Posts Tagged ‘CENTRIFUGE’


April 22nd, 2014

Centrifugation is a technique of separation of mixtures e.g. subcellular organelles that involves the centrifugal force using a CENTRIFUGE(A centrifuge uses centrifugal force to isolate suspended particles from their surrounding medium on either a batch or a continuous-flow basis).

A centrifuge is used to separate particles or macromolecules:

  • Cells
  • Sub-cellular components
  • Proteins
  • Nucleic acids

Basis of separation for a centrifuge are:

  • Size
  • Shape
  • Density

A centrifuge utilizes density difference between the particles/macromolecules and the medium in which these are dispersed and Dispersed systems are subjected to artificially induced gravitational fields.






                      Preparative                                                               Analytical


                                 Differential              Density-gradient



                                  Rate zonal                               Isopycni


Preparative Centrifugation; it is used to separate organelles and molecules and it can handle larger liquid volumes. It does not required any optical read-out.

Separation methods used in preparative ultracentrifugation are:

  • Differential Centrifugation; In this, separation is based on the size of the particles. This is commonly used in simple pelleting and in obtaining partially-pure preparation of subcellular organelles and macromolecules. For the subcellular organelles, tissue or cells are first disrupted to release their internal contents. This crude disrupted cell mixture is called as a homogenate. During centrifugation of a cell homogenate, larger particles sediment faster than smaller ones and this provides the basis for obtaining crude organelle fractions by differential centrifugation. When a cell homogenate is centrifuged at 1000 x g for 10 minutes, unbroken cells and heavy nuclei pellet to the bottom of the tube.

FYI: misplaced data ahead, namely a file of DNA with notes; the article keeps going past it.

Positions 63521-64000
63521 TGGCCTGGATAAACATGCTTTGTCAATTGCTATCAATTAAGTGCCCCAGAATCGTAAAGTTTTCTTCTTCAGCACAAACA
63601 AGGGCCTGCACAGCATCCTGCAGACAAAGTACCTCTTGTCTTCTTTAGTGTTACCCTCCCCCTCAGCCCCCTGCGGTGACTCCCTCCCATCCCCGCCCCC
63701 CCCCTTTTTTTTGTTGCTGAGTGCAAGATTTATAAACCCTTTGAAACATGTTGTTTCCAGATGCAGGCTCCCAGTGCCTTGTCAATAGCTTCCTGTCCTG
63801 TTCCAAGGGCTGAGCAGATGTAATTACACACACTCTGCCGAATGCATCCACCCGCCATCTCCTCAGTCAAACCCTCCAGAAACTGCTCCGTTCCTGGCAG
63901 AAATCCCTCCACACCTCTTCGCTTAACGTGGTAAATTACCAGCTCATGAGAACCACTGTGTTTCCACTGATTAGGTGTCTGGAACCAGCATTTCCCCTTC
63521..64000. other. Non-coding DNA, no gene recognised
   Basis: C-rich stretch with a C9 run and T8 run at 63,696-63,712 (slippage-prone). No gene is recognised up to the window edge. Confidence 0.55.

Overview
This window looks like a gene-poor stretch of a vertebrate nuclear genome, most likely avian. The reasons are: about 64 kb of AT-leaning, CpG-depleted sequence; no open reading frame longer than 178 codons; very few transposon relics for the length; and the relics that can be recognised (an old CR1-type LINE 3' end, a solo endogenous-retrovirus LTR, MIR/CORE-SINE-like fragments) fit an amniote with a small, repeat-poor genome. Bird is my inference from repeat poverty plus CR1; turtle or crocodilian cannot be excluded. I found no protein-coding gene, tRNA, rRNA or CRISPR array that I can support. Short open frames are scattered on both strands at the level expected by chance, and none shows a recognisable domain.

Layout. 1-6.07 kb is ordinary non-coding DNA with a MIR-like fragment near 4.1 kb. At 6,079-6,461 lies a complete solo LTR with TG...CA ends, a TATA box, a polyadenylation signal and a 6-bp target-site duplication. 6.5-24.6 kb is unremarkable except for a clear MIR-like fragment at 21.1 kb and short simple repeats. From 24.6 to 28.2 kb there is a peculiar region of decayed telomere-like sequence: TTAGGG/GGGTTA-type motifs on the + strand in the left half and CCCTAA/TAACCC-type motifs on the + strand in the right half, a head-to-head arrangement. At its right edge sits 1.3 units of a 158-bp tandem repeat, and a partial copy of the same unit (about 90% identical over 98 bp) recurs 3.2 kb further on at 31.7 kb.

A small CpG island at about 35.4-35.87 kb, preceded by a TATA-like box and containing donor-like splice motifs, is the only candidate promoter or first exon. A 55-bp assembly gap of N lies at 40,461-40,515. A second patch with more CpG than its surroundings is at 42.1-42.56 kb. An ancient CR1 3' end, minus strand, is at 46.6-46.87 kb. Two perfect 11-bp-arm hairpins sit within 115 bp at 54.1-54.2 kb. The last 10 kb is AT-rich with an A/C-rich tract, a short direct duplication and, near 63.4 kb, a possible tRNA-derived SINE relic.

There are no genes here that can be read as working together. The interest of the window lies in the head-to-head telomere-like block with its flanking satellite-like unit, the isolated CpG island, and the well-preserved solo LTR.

The supernatant can be further centrifuged at 10,000 x g for 20 minutes to pellet subcellular organelles of intermediate velocities such as mitochondria, lysosomes, and microbodies. Some of these sedimenting organelles can obtained in partial purity and are typically contaminated with other particles. Repeated washing of the pellets by resuspending in isotonic solvents and re-pelleting may result in removal of contaminants that are smaller in size (Figure 1). Obtaining partially-purified organelles by differential centrifugation serves as the preliminary step for further purification using other types of centrifugal separation (density gradient separation).

Density gradient centrifugation; this method is preferred to purify subcellular organelles and macromolecules. Density gradients can be generated by placing layer after layer of gradient media such as sucrose in a tube with the heaviest layer at the bottom and the lightest at the top in either a discontinuous or continuous mode. The cell fraction to be separated is placed on top of the layer and centrifuged. Density gradient separation can be classified into two categories.

  • Rate-zonal (size) separation.
  • Isopycnic (density) separation.

Rate zonal (size) separation; also known as sucrose density gradient centrifugation,it uses particle size and mass instead of particle density for sedimentation. Figure 2 illustrates a rate-zonal separation process and the criteria for successful rate-zonal separation. Certain types of rotors are more applicable for this type of separation than others. Examples of common applications include

  • separation of cellular organelles such as endosomes or
  • separation of proteins, such as antibodies.

For instance, Antibody classes all have very similar densities, but different masses. Thus, separation based on mass will separate the different classes, whereas separation based on density will not be able to resolve these antibody classes.

Isopycnic separation; also known as caesium chloride density gradient centrigugation,in this type of separation, a particle of a particular density will sink during centrifugation until a position is reached where the density of the surrounding solution is exactly the same as the density of the particle. Once this quasi-equilibrium is reached, the length of centrifugation does not have any influence on the migration of the particle. A common example for this method is separation of nucleic acids in a CsCl gradient. Figure 3 illustrates the isopycnic separation and criteria for successful separation